Looking forward to blogging my experiences from this new leg of the journey.

Left-Handedness Gives Mrs. Browley Ulcers

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joyridebook.com

“That’s not the correct hand,” she said from across the room.

She could’ve been speaking to any one of the twenty-eight kids in my class. I knew how many kids there were because Mother had said that in my class of twenty-eight, another boy and I were the only students who wrote with our left hands. Mother thought left-handedness was a sign of intelligence. She said Einstein was left-handed, but perhaps Mrs. Browley didn’t see it that way.

“Pam!” Mrs. Browley snapped. She hurried across the room with a ruler pointed in my direction, ignoring the curious and startled stares of her class of students, and she leaned over me, smelling of Vicks VaporRub, with black-framed glasses balancing on her nose, and her eyes looking ten times larger than they really were. “Hold you pencil with your right hand.”

I dropped my pencil like it had stung me and grabbed it with my other hand.

“That’s more like it. Now, keep it there,” she said sternly.

All throughout winter, bug-eyed Mrs. Browley tried reforming me into a right-handed person without success. Shortly before recess one afternoon, she confronted me with a ruler held high in the air, and she slapped the knuckles of the hand in which I grasped the fat pencil. “You will not”–her jaw trembled and her pale complexion turned a deep red–”write with your left hand!”

No one had ever struck me, not even Mother, and I dropped the pencil, swallowed hard to stop the tears forming in my eyes, and stared down at the worksheet on my desk. I knew I was bad. “I don’t know what hand to use. Which one’s right?”

“What did you say?”

My lips trembled and my voice had little strength. “Which one’s right?”

“Right, not white. Pam, pick up your pencil with your right hand.”

By natural inclination, I picked it up with my left.

“Not that one!”

I switched hands and clutched the fat pencil clumsily.

“Left-handedness is a sign of retardation. Just look at your letters.” She continued her scolding in a voice loud enough for everyone in the room to hear. “Pam, your letters are backwards.” Her ruler pointed to the place at the top of the page. “Just look at this P in your name.”

A lump formed in my throat and I kept my eyes on the worksheet in front of me. Her voice softened. “Are you watching?”

I nodded.

“You write P like this.” Holding my right hand clutched around the fat pencil, she directed my hand and wrote P in the correct direction. “As it stands, your name is backwards. You read from left to right and you write from left to right,” she said, still guiding my hand. “Your name’s not Map,” she said, shaking her head in disgust. “Do you want to be called Map? Map is not a name. It’s a thing.”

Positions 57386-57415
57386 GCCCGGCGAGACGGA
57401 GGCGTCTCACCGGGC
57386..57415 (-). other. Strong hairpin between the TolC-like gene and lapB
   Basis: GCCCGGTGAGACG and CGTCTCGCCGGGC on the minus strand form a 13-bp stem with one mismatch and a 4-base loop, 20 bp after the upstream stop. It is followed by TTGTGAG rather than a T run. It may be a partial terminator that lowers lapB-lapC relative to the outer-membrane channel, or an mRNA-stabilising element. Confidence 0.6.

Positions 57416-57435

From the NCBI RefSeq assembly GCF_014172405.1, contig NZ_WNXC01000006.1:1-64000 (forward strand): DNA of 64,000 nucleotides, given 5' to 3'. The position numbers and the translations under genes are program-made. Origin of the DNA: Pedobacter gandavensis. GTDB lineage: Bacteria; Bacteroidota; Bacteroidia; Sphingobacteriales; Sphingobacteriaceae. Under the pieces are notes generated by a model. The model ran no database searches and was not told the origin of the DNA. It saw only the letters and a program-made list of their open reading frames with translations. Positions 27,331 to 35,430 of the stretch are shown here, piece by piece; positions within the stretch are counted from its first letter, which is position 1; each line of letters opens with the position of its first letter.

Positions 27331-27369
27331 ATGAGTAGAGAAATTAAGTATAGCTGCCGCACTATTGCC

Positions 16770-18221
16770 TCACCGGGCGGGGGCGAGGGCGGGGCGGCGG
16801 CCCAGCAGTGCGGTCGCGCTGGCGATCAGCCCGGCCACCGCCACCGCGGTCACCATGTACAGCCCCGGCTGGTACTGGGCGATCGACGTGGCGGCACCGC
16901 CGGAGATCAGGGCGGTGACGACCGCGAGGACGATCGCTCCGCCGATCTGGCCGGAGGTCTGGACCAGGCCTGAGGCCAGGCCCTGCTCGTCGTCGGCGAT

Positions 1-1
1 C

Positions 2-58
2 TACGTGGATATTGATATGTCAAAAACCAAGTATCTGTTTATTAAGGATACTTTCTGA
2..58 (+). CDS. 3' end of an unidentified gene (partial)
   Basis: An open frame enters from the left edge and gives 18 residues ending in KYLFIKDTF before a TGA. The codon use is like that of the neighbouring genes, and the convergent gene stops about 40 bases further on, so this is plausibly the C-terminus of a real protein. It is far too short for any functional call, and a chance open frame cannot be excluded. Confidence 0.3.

I wanted to tell her she was wrong, tell her what Mother had said about Einstein, but that meant I’d have to speak again and she wouldn’t understand, and who wanted to speak when they had to repeat themselves? So I just shook my head.

From Chapter Nine, JoyRide: Life, Death and orgiveness By Pamela Koefoed2013

To learn more about JoyRide, see http://www.joyridebook.com

A Reason to Live

What do dangerous chlorine gas, an exploding house, and a knife attack mean to you? Hopefully nothing. But for me, these were each experiences that I had growing up with my alcohol-addicted mother. Living with her was like trying to survive in a river of crocodiles. My life was often in danger and it’s a wonder that I wasn’t eaten alive.

I survived, obviously, but there’s something else–I overcame. I’m here to give hope and help to the hurting through my creative writing style which is much like story telling. Because I suffered and loved much, I am able to provide a fresh perspective on some of the most perplexing social issues facing our world.

Interaction with readers encourages me to keep writing these vignettes. I would love to hear from you. If you would like to respond in writing to something you’ve read, here are some things to consider: How did the article impact you? Have you had a similar experience? Do you have something positive to contribute to the discussion?

You are dearly loved,

Pamela Koefoed

write@pamelakoefoed.com

http://www.pamelakoefoed.com  http://www.joyridebook.com

Pamela Koefoed.